• Sergeant Blob (voiced by Richard Tate): Exploited, gung ho and not very bright, he is the obese military leader of the Urpneys, who takes over Operation Dreamstone after the former commanding officer, Captain Crigg, is executed at the start of the first episode. He usually has Nug and Frizz accompany him on missions, having appointed them his 'elite squad' in the pilot episode because they were too slow to run off with the others. It is later revealed that the two are corporals, possibly having been promoted during the first series. Blob seems to suffer from malapropism, for example, saying "sensationalise" instead of "surprise".
  • Corporal Frizz (voiced by Melvyn Hayes): An Urpney whose cowardice knows no bounds. Finds himself in a position of responsibility simply because he could not run away as fast as the others. He would much rather be at home with some sandwiches than fighting deadly Noops. He was voiced by Melvyn Hayes, who played something of a similar character in the sitcom It Ain't Half Hot Mum. Frizz seems to be an Urpney that appreciates the arts. A recurring device in the series is that, at the end of each episode, Frizz speaks the final lines. This occurs in all but five episodes. In the first season he wears glasses, but these disappear in the second season. He dislikes Urpgor more than the other Urpneys, and on a few occasions tries to attack him (notably after meeting Urpgor's aunt).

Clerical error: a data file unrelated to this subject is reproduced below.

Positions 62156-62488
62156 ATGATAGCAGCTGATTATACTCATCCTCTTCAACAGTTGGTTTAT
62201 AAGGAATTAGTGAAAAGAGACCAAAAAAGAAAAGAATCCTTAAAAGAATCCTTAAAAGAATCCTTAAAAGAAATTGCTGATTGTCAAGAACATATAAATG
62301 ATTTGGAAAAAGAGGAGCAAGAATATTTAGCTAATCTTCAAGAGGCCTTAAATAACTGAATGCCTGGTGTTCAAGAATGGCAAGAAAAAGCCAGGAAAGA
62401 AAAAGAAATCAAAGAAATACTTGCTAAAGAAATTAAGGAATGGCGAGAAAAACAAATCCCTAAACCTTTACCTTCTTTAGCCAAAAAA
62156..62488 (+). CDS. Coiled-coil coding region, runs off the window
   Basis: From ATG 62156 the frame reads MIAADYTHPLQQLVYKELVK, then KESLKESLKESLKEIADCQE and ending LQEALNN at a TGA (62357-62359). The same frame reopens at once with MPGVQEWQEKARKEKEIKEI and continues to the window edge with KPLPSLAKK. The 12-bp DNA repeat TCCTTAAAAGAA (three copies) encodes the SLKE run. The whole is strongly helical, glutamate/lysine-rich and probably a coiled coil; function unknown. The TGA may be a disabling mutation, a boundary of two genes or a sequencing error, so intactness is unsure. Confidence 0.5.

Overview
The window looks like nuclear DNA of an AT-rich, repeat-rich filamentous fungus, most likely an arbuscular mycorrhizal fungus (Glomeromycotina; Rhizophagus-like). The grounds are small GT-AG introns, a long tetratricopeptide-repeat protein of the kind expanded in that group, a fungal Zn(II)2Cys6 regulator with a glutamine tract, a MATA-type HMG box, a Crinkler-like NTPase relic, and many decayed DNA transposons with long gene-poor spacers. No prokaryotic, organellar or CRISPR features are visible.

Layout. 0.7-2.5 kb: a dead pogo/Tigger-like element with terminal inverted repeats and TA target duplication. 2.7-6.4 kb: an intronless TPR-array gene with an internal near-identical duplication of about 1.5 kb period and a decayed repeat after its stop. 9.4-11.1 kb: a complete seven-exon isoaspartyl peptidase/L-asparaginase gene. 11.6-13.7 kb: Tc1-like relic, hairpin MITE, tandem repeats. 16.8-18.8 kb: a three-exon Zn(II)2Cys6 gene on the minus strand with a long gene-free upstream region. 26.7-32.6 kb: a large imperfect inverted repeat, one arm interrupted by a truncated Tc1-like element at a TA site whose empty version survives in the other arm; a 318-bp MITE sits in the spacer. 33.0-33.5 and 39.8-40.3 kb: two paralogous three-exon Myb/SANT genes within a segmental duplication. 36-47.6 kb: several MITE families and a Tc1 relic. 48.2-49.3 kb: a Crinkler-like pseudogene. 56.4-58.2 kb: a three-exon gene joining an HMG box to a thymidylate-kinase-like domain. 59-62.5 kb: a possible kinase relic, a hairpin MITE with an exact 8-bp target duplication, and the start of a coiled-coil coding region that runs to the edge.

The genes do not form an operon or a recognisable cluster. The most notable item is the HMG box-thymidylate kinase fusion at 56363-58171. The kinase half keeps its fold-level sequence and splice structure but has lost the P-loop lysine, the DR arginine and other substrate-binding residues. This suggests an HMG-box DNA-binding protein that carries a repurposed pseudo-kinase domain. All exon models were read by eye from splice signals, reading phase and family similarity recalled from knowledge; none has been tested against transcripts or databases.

• Corporal Nug (voiced by Anthony Jackson): Another of Blob's cowardly Urpney squad (if not to the same neurotic levels as Frizz). Though Nug can often come across as rather dopey and vacuous in demeanor, he sometimes shows himself to be more perceptive than the other Urpneys, sometimes suggesting good ideas, which are usually adopted by Blob and passed off as his own. He also shows himself to be rather savvy about the conditions the team go through, to sometimes grim assumptions. Speaks with a thick Brummie accent.
  • Captain Crigg: The original commander of the Urpneys, a weak leader and cowardly excuse-maker. Crigg questioned Zordrak's leadership and frequently fell behind schedule, and so an enraged Zordrak dropped him into the Pit of No Return, where he was eaten by the Fraznats. Blob was then promoted into Crigg's place.
  • Argorribles: Ghostly purple clouds that Zordrak sends out each night to deliver nightmares to the sleeping world. The power of the Dreamstone is often far too much for them and so only occasionally do they slip through. However, with the power of the Nightmare stone the Argorribles are powered up and are more likely to bypass the Dreamstone's defenses. Though usually thwarted from making a full-scale attack on the Land Of Dreams, the Argorribles have a handful of large victories throughout the show's run. They are incorporeal, although one is briefly made solid in the episode "Horrible Argorrible".